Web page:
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There are solutions to the legal aid crisis

To celebrate SJ's 160th year of publication, authors will be taking a contemporary look at historic events reported in Solicitors Journal's rich history. See the original story here.

23 February 2016

Legal aid was introduced in the dark days of post-war austerity with public support. The Rushcliffe Committee was published as the precursor to the Legal Aid and Advice Act 1949 and it made clear that advocates who were funded to represent defendants via legal aid should receive adequate remuneration because the adversarial 'system of trial depends entirely on both sides being adequately equipped to present their cases'. Our version of austerity has been mild in comparison and yet cross-party political support for legal aid has been lacking.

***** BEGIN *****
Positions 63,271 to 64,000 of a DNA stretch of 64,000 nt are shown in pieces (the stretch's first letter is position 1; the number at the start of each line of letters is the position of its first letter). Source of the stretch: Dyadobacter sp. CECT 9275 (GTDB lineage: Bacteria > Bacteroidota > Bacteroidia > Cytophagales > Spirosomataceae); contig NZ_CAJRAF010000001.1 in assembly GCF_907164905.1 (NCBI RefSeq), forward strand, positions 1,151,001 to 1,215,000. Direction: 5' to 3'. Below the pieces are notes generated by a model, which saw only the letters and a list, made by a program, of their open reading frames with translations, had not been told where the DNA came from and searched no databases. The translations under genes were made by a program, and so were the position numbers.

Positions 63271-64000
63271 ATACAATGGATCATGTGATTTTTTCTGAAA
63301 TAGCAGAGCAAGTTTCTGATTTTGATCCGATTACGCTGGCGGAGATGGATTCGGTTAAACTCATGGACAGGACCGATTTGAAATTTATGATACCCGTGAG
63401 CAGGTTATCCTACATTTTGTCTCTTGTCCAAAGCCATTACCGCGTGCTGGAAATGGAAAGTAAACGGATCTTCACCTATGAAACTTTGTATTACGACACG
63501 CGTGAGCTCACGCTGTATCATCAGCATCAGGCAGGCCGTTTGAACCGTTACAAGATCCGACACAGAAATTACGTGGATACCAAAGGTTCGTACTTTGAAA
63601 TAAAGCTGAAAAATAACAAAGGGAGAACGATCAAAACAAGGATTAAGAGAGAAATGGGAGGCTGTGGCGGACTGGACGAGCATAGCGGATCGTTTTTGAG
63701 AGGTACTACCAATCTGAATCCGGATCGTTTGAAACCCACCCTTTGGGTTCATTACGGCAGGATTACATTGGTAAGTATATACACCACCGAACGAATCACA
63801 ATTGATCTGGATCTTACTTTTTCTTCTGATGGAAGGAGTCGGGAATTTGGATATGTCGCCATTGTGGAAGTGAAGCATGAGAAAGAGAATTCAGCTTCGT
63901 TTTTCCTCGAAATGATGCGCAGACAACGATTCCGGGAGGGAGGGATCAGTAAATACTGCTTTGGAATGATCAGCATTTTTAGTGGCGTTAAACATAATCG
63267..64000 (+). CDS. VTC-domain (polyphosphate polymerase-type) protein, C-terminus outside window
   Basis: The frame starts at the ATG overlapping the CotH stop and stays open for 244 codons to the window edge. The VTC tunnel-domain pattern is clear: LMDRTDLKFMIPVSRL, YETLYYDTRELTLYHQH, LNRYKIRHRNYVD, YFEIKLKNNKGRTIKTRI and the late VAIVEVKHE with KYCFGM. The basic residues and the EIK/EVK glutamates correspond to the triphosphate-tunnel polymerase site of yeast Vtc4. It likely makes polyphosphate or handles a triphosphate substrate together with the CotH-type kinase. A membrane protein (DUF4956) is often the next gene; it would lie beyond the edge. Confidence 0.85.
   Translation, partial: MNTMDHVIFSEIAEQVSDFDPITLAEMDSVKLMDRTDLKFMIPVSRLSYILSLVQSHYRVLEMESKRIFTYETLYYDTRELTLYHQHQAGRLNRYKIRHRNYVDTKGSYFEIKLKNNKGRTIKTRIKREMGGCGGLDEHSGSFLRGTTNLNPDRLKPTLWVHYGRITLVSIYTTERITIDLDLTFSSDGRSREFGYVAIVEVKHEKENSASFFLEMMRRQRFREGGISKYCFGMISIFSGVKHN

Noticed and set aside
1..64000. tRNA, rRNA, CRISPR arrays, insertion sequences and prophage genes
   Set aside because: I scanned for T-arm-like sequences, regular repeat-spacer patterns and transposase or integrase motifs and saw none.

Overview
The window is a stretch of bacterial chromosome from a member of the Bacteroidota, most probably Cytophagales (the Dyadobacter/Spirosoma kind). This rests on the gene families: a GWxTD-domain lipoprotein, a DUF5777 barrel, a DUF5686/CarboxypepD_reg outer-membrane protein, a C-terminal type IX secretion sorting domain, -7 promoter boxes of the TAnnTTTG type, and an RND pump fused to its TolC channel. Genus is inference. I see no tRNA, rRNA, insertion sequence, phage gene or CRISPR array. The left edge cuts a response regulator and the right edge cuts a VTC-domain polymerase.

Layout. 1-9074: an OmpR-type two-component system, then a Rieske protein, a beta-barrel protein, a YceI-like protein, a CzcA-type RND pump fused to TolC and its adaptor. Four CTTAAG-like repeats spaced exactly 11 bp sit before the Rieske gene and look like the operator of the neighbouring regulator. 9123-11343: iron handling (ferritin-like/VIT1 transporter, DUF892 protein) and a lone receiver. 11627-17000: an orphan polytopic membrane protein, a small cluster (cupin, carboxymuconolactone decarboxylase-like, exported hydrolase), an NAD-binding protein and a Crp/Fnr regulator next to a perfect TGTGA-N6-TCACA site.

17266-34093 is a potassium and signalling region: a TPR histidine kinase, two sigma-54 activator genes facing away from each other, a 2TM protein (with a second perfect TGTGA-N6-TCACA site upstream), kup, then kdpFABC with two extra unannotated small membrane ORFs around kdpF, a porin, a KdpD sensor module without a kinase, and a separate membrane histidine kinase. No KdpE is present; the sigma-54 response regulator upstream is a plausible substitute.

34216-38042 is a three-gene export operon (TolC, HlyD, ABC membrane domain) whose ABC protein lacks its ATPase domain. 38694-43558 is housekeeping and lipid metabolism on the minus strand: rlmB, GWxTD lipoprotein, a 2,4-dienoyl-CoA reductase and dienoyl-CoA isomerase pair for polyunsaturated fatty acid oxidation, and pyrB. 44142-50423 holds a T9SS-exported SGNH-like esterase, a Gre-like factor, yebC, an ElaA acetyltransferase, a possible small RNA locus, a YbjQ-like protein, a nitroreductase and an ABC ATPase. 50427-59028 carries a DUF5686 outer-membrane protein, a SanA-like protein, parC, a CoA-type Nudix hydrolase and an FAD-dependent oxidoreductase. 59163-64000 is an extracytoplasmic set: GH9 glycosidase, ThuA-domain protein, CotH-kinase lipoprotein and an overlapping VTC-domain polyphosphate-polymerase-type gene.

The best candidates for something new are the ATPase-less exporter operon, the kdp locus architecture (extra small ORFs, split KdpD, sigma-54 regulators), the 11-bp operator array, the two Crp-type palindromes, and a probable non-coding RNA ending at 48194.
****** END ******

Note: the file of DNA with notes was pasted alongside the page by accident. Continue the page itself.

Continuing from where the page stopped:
However, although polls have found 84 per cent of people say legal aid and a fair trial are a fundamental right and 89 per cent say its availability is important, legal aid and welfare have been conflated in the minds of some (due to adverse press and fuelled by some irresponsible politicians).

Legal aid is not a welfare benefit. It is a legal right...

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